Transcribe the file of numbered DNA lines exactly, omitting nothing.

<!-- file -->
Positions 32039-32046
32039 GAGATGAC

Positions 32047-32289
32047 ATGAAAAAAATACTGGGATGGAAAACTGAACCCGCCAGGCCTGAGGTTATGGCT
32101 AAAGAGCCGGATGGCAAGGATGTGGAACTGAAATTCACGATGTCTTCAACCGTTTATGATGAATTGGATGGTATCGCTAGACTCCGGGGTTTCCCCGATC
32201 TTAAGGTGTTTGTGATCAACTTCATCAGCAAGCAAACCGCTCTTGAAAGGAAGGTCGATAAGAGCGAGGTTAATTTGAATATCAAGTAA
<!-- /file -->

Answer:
Positions 32039-32046
32039 GAGATGAC

Positions 32047-32289
32047 ATGAAAAAAATACTGGGATGGAAAACTGAACCCGCCAGGCCTGAGGTTATGGCT
32101 AAAGAGCCGGATGGCAAGGATGTGGAACTGAAATTCACGATGTCTTCAACCGTTTATGATGAATTGGATGGTATCGCTAGACTCCGGGGTTTCCCCGATC
32201 TTAAGGTGTTTGTGATCAACTTCATCAGCAAGCAAACCGCTCTTGAAAGGAAGGTCGATAAGAGCGAGGTTAATTTGAATATCAAGTAA